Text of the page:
Running back will be a place where they can find some help for Fred Jackson if they decide to go away from CJ Spiller. The question is would Ryan influence trying to sign a workhorse back (DeMarco Murray) or would they find a lower cost veteran and then pair him with a draft pick? Ryan’s best seasons in New York came with the combo of an older player (Thomas Jones and LaDainian Tomlinson) paired with a younger back (Shonn Greene). If he believes Jackson still has it in him for a full 16 game schedule then expect this to be more of a draft target.
The big question on defense becomes whether or not the Bills get involved with Darrelle Revis, if he becomes a free agent. The team has a good secondary but Revis and Ryan were a tremendous pairing and he would give the Bills one of the best secondaries in the NFL. He’s incredibly expensive but it would be sold as a move that weakens their biggest division rival at the same time it improves the Bills. If you sign Revis you are going to be limited in what you can do elsewhere as this would probably leave the team with two of the top five, possibly top 3, defensive salaries in the entire NFL on the roster. Add in Hughes and you have an insane amount of money invested in the defense. If they do go after Revis it will be difficult to bring in the linemen they desperately need.
If they don’t pursue Revis they should have money to send out feelers for players like Jordan Cameron or David Harris, if Ryan opts to have a voice of a familiar face on his defense. I would expect Ryan to push to sign some of his lower level guys from the Jets to bolster the defensive depth such as Kenrick Ellis or Leger Douzable.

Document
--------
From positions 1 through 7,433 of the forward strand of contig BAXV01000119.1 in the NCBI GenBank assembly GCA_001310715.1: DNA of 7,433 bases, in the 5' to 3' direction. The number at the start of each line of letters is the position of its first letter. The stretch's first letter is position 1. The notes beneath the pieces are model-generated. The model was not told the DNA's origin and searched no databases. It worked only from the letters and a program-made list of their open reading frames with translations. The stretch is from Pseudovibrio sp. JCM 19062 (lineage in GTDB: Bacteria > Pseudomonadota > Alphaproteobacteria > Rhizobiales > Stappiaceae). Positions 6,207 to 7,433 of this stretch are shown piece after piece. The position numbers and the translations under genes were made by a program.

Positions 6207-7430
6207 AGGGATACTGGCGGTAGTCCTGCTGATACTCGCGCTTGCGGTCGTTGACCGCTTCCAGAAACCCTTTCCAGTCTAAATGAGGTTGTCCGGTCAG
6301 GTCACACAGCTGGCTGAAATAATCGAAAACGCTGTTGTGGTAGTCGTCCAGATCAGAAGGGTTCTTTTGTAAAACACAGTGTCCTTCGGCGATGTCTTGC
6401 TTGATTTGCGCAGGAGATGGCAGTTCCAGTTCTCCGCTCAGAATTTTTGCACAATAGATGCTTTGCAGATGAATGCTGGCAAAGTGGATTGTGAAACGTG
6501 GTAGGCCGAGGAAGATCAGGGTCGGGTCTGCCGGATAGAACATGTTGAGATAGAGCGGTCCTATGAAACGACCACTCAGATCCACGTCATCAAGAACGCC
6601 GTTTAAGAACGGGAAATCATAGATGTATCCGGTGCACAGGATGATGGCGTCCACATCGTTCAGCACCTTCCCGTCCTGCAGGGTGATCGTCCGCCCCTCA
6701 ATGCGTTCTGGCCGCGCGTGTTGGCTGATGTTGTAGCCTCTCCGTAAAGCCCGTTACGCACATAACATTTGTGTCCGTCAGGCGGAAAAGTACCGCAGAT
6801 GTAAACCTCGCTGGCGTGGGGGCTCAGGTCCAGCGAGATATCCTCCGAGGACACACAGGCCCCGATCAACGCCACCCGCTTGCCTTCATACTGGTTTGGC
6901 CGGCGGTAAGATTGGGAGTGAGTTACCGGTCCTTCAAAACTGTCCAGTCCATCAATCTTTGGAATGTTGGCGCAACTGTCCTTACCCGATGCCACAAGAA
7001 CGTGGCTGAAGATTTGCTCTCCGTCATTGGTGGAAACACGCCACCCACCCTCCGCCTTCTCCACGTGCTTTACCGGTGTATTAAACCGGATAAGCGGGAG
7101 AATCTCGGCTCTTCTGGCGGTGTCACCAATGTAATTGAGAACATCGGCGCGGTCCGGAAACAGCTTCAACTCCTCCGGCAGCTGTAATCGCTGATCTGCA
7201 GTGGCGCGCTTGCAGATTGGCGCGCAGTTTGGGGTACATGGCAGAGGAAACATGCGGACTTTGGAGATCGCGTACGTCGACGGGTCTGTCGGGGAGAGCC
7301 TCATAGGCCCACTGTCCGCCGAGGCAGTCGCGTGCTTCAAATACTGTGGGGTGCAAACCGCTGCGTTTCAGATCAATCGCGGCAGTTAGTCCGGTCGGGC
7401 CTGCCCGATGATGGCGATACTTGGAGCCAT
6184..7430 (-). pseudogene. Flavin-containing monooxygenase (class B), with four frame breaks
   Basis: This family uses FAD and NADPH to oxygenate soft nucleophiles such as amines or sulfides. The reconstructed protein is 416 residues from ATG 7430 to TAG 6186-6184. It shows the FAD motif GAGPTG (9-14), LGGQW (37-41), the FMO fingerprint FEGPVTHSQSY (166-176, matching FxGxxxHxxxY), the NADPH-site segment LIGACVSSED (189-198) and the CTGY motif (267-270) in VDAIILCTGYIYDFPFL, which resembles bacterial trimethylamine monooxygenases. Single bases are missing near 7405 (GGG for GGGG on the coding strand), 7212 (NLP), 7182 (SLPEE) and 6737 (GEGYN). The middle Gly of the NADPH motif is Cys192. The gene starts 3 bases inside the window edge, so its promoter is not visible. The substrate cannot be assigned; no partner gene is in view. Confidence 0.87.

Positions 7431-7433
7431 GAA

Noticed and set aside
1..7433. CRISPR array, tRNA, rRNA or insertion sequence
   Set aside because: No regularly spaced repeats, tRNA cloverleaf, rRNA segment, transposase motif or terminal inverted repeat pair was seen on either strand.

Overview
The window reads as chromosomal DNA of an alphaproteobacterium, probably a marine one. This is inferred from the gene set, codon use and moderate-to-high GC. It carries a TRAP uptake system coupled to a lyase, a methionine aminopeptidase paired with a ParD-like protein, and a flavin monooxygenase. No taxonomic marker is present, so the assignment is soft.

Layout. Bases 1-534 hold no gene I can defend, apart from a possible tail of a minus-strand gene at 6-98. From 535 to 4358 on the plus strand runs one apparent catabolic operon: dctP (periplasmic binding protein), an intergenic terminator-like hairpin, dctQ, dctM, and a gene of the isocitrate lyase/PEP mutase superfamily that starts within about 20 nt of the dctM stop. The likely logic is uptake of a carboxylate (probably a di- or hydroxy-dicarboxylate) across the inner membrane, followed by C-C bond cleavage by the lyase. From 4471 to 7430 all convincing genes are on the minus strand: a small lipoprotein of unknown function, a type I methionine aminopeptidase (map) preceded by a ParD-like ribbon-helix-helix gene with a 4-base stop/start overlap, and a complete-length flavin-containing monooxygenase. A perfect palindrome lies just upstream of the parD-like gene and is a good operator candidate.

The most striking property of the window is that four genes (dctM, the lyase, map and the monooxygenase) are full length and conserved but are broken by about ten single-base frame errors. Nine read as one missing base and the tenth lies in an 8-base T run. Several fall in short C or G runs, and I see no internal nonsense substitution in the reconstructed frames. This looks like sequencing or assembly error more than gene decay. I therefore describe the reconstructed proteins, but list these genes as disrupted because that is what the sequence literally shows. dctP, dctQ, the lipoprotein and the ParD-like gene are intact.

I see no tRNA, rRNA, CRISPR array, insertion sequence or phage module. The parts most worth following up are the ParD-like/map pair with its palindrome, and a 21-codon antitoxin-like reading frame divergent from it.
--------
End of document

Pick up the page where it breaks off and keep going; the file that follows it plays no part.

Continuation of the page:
Unfortunately for the Bills they don’t have a first round draft pick so going all in on free agency becomes almost a necessity. They have been willing to do some player friendly contract structures to land big players in the past- Mario Williams’ first year cap charge was under $10 million- so I don’t see the cap being much of a barrier. Being that they have no QB on the roster worth any money, nor any player they could sign worth big money they will be under-invested at that position for the next 4 years at a minimum, giving them reason to overspend on “superunits” elsewhere. I think the plan will be to deal with 2017 cap charges when 2017 comes.
The Bills are really a team to keep an eye on this March. They are going to be one of the lurkers that people don’t expect much out of but may come out of the gates firing. If Orton goes than expect the team to be around $32 million in cap room following cuts. If they work out a new deal for Dareus and convert some of Williams money to a bonus they can push $40 million. The key is getting Hughes signed early because there is no cap relief gained from applying the franchise tag. If they carry him at $13 million it will put a limit on what they can do and quickly eat that space away. My gut feeling is that by the end of free agency there will be a great deal of buzz about the Bills chances in 2015.
The Buffalo Bills have benched starting QB EJ Manuel in favor of journeyman Kyle Orton in an attempt to stabilize a season that may have been slipping away. The decision was somewhat notable because Manuel was drafted in the first round of the 2013 draft and was expected to be the future of the organization. Such moves often spell the end of a player’s run with a team as a viable option as a starter.
The move again shows the importance of the new CBA in the role QB decision making,. Though Manuel would not have been very highly compensated under the old system there would have been more hoops to jump through to benching him and holding him as a potential trade piece. From 2011 through 2013 there were nine quarterbacks drafted in the first round. This season we are now down to just three starters from that group- Cam Newton, Andrew Luck and Ryan Tannehill. Of the other players, Blaine Gabbert and Brandon Weeden were given up on by the organizations and moved, Robert Griffin III has battled excessive injuries and ineffective play, Christian Ponder was benched and Jake Locker has been consistently injured in his run with Tennessee. It is almost a given that five of the nine players will not make it to a fifth season with the team that drafted them. The jury is still out on Tannehill and Griffin getting that far.